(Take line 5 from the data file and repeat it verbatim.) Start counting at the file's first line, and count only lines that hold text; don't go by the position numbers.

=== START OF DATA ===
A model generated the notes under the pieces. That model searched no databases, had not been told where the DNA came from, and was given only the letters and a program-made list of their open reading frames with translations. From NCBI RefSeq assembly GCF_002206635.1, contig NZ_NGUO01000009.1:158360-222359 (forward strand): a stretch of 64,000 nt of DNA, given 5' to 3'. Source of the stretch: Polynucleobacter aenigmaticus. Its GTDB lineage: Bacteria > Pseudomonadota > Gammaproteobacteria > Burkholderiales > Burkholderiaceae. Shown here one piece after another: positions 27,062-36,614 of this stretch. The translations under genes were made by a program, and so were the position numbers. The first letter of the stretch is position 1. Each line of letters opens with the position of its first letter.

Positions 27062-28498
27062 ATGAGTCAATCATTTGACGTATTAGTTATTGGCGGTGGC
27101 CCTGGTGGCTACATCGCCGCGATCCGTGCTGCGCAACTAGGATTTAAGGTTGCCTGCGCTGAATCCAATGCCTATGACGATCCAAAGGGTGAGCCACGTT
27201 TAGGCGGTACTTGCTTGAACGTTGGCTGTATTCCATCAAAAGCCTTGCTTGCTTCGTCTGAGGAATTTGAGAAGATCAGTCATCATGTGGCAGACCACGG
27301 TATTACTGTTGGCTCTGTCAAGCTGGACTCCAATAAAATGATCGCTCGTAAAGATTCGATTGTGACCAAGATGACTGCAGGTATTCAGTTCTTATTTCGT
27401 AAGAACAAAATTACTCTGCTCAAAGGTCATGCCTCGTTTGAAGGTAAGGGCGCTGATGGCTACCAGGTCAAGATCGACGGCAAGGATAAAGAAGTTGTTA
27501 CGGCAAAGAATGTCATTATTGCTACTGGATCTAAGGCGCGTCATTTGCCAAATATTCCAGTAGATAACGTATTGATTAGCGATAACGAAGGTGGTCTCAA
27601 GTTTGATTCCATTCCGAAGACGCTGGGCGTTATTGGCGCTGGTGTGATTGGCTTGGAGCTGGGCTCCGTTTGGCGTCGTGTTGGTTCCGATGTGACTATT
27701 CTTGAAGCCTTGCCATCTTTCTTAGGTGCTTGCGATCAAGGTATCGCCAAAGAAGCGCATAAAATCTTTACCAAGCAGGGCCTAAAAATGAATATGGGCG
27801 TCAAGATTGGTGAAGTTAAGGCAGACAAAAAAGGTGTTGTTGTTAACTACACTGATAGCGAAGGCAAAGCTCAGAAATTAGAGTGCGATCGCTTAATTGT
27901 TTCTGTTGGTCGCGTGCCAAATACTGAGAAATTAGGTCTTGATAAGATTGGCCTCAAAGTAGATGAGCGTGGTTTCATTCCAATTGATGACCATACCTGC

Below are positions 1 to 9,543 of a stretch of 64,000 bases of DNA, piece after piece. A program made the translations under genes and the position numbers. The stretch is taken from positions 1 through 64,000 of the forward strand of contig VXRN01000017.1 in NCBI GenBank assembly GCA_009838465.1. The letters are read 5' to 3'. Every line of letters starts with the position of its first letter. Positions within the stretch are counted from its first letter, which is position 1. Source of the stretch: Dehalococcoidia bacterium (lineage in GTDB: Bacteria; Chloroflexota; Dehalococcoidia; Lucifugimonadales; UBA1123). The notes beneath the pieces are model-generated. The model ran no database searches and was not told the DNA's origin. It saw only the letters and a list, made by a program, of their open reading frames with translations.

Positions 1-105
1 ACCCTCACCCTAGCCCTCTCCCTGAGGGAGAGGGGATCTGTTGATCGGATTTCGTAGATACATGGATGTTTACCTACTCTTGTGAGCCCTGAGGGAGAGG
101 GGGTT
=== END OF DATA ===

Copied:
27201 TAGGCGGTACTTGCTTGAACGTTGGCTGTATTCCATCAAAAGCCTTGCTTGCTTCGTCTGAGGAATTTGAGAAGATCAGTCATCATGTGGCAGACCACGG